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Figure 1.
 
Sample ERG results from patient ACHR 9 whose scotopic amplitudes were near the mean for patients. (A) Dark-adapted ERG responses to a series of short-wavelength flashes. For clarity, the stimulus intensity in log scot td s is shown only for every other trace. (B) Light-adapted ERG responses to two long-wavelength flash intensities, +3.2 and +2.4 log phot td s, and to 30-Hz flickering white light (+2.4 log phot td s). The calibration bar pertains to A and B. (C) The first 40 ms of the ERG (solid lines) and the fit of equation 1(dashed lines) to the leading edge of the a-wave. Parameters S rod and R rod for the model fit to the data are indicated. (D) b-Wave amplitude plotted as a function of stimulus intensity. Equation 2was fit up to ∼+1.0 log scot td s, indicated by the closed circles; parameters V max and log σ are indicated.
Figure 1.
 
Sample ERG results from patient ACHR 9 whose scotopic amplitudes were near the mean for patients. (A) Dark-adapted ERG responses to a series of short-wavelength flashes. For clarity, the stimulus intensity in log scot td s is shown only for every other trace. (B) Light-adapted ERG responses to two long-wavelength flash intensities, +3.2 and +2.4 log phot td s, and to 30-Hz flickering white light (+2.4 log phot td s). The calibration bar pertains to A and B. (C) The first 40 ms of the ERG (solid lines) and the fit of equation 1(dashed lines) to the leading edge of the a-wave. Parameters S rod and R rod for the model fit to the data are indicated. (D) b-Wave amplitude plotted as a function of stimulus intensity. Equation 2was fit up to ∼+1.0 log scot td s, indicated by the closed circles; parameters V max and log σ are indicated.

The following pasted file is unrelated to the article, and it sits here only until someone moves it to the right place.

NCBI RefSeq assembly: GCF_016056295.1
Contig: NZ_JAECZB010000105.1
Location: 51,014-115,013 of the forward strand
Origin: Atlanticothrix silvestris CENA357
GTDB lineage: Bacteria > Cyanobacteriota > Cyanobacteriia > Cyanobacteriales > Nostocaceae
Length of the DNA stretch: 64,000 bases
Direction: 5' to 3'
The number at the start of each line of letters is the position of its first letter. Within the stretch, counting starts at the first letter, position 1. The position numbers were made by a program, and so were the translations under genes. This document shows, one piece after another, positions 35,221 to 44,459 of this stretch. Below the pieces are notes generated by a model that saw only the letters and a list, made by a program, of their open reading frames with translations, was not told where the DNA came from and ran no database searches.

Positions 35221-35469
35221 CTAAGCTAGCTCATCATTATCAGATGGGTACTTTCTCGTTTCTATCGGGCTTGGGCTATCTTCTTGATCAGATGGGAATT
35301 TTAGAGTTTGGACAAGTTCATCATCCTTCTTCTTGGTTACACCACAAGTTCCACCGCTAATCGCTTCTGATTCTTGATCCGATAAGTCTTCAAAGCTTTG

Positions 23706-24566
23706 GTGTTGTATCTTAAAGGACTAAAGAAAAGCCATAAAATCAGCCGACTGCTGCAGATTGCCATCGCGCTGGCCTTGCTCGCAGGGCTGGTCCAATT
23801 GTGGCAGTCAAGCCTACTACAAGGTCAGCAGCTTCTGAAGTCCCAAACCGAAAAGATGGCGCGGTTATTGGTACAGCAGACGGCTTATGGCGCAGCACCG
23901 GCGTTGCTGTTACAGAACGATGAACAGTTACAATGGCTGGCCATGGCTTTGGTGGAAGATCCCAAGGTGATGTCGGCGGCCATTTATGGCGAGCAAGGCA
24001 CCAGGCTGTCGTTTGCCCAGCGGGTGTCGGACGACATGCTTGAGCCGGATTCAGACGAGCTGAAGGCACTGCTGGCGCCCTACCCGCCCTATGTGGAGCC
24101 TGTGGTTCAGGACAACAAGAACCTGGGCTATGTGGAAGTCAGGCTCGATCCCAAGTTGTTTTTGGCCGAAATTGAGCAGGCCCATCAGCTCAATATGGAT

Figure 2.
 
(A) Sample P2 records from ACHR 9. Inset: derivation of P2. (B) Latency at the 50-μV criterion plotted as a function of log stimulus intensity. The regression line has a slope of −0.20.
Figure 2.
 
(A) Sample P2 records from ACHR 9. Inset: derivation of P2. (B) Latency at the 50-μV criterion plotted as a function of log stimulus intensity. The regression line has a slope of −0.20.
Figure 3.
 
Scotopic oscillatory potentials for a series of flash intensities from ACHR 9 (left) and for a control subject (right). For clarity, the stimulus intensity in log scot td s is shown only for every other trace. Note that ACHR patient records are plotted at twice the gain of control subject.
Figure 3.